Monday, August 31, 2009

A distinct sort of society

Whether you agree with him or not, you have to admire David Brooks' ability to turn a phrase, and more. Here is a remarkable summary of aspects of the American character, particularly with regard to the nature of change in our country. My readers from other countries might find that it provides a window into our politics. I think it says a lot about the current debate on health care issues and why a consensus in this complex field is difficult -- for example, why the single payer movement runs into problems, but also why advocates of laissez-faire get little traction. It comes from a column in the New York Times this past weekend.

We in this country have a distinct sort of society. We Americans work longer hours than any other people on earth. We switch jobs much more frequently than Western Europeans or the Japanese. We have high marriage rates and high divorce rates. We move more, volunteer more and murder each other more.

Out of this dynamic but sometimes merciless culture, a distinct style of American capitalism has emerged. The American economy is flexible and productive. America’s G.D.P. per capita is nearly 50 percent higher than France’s. But the American system is also unforgiving. It produces its share of insecurity and misery.

This culture, this spirit, this system is not perfect, but it is our own. American voters welcome politicians who propose reforms that smooth the rough edges of the system. They do not welcome politicians and proposals that seek to contradict it. They do not welcome proposals that centralize power and substantially reduce individual choice. They resist proposals that put security above mobility and individual responsibility.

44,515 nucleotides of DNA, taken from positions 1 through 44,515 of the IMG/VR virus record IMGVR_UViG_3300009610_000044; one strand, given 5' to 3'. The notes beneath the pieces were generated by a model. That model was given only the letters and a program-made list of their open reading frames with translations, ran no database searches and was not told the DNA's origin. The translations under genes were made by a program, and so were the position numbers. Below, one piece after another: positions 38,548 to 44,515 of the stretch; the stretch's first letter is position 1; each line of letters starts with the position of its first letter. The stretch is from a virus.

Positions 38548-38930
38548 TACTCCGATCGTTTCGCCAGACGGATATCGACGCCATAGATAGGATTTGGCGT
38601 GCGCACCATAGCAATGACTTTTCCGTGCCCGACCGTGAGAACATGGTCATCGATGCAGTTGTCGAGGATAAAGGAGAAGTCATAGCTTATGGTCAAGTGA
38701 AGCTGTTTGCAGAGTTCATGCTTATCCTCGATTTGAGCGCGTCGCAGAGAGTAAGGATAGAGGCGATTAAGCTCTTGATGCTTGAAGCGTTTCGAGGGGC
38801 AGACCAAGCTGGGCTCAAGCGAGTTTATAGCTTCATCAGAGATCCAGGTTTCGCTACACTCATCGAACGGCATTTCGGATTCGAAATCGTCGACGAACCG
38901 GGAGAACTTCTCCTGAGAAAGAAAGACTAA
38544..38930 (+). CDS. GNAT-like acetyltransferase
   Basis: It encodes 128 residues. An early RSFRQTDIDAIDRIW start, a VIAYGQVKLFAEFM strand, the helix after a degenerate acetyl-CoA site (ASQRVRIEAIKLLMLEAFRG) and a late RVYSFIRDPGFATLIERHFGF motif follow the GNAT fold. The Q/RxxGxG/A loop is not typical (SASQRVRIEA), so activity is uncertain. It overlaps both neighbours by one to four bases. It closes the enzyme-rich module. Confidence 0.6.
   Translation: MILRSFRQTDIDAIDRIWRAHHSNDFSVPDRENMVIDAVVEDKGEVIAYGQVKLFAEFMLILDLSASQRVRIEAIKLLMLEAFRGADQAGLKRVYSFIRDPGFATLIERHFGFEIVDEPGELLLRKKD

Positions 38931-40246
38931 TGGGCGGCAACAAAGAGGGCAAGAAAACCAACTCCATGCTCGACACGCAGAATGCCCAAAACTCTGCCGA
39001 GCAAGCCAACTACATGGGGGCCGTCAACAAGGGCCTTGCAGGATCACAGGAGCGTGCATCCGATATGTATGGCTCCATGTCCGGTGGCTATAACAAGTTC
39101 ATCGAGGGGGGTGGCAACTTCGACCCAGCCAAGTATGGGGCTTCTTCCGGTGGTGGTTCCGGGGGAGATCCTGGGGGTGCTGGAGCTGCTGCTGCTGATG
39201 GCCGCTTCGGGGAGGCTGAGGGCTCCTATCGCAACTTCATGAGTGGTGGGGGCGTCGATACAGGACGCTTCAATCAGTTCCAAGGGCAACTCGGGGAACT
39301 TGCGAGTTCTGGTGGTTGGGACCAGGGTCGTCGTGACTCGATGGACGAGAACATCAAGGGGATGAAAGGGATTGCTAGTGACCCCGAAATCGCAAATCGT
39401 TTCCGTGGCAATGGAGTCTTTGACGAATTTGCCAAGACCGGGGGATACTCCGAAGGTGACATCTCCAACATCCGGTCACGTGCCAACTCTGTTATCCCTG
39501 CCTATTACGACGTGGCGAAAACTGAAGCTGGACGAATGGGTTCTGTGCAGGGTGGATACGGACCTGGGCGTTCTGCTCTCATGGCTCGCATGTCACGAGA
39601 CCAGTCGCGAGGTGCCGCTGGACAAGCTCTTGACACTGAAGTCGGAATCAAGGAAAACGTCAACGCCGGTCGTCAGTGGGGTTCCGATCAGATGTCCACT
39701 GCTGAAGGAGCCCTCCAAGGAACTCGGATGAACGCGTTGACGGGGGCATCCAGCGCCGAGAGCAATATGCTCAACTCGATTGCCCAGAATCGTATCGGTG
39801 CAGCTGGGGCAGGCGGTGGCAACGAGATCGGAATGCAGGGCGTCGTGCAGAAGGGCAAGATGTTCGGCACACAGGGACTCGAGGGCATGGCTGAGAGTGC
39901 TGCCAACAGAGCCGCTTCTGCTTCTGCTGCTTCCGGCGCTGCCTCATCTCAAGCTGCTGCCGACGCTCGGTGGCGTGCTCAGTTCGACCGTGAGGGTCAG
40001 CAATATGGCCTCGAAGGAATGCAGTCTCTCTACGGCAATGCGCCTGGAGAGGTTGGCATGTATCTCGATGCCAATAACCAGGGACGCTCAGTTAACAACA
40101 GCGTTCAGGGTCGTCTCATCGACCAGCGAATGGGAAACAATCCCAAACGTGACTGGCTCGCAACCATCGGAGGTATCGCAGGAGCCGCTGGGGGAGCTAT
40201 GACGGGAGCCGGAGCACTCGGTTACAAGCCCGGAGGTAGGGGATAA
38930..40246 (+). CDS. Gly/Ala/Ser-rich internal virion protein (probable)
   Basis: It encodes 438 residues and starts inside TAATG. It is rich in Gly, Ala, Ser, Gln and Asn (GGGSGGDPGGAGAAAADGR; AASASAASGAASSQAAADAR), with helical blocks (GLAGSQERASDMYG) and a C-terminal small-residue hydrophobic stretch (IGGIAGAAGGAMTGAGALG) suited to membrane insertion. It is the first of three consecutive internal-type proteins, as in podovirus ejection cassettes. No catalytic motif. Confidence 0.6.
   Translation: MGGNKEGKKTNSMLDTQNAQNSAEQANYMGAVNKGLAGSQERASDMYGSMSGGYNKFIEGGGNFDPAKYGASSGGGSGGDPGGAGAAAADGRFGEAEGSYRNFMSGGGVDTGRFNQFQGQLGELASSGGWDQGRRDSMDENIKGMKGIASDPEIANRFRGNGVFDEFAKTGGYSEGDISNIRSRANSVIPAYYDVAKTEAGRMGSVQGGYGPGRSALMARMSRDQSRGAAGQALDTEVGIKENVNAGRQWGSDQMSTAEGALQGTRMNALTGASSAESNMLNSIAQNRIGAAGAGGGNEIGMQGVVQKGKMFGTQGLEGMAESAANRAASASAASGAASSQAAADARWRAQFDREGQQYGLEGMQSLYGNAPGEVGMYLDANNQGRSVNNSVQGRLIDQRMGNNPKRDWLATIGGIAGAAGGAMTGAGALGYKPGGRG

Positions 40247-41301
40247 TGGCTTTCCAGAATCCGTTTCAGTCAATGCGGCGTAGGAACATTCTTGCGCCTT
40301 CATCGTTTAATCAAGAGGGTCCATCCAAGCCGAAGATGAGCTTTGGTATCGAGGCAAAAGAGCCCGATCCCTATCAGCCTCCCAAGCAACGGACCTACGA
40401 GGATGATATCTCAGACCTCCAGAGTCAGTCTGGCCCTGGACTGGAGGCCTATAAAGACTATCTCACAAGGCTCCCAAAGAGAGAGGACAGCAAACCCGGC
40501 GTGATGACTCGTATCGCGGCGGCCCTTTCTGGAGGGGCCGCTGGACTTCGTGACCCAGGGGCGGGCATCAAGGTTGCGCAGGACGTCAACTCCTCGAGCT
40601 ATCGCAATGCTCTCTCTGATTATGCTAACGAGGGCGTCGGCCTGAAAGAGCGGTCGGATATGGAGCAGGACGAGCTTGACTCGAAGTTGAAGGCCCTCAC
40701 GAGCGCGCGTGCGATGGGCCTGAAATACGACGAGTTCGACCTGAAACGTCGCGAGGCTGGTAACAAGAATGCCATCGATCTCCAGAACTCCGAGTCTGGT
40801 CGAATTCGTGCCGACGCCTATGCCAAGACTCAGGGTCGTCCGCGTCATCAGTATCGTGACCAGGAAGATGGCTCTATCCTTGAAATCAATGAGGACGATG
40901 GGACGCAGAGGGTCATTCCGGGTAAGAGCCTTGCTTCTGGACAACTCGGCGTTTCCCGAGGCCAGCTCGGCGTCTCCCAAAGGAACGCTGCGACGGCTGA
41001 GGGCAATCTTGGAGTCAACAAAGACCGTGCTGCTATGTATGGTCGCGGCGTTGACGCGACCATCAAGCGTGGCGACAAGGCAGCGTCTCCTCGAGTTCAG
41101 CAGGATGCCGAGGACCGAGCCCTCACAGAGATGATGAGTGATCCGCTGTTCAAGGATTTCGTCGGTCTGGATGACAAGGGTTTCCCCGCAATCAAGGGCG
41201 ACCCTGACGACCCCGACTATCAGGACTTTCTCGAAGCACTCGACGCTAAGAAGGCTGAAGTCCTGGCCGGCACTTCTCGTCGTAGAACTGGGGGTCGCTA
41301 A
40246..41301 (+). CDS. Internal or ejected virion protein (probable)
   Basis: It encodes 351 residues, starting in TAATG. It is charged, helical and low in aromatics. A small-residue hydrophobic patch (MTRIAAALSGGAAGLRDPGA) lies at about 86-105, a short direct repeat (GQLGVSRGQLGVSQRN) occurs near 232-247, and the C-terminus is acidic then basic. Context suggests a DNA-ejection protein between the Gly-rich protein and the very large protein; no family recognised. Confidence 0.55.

StudentGuyManPerson said...

Sure, it is our own and we must take responsibility for it. But the pride placed in this amalgamation of faulty systems, in my opinion, is sorely misplaced and over-esteemed. It's because people don't know or remember that much of the strength America enjoys now was because of the military-industrial complex America had subsidized after the World Wars, which created an enormously successful and abundant country - steeped in manufacturing (before which we were a 2nd rate country who's strength was derived from exploiting various people and ideas). Since then, America has traded (re:lost) much of its manufacturing capacity for the capitalistic consumerism based in the boom-bust industries of real estate and capital investments. Essentially, our economy's strength is contingent on our spending, which (as of late) has been hindered by the recession.
I agree with the last point made (final paragraph) but this insistence by the American people to grasp on a series of broken systems in a storybook-childhood belief in sustaining some personal ideals will be (to say the least) disappointed when Asia, lead by China and followed by Japan (given the recent elections), begins its emergence as a world power. Enjoy the ride while it lasts.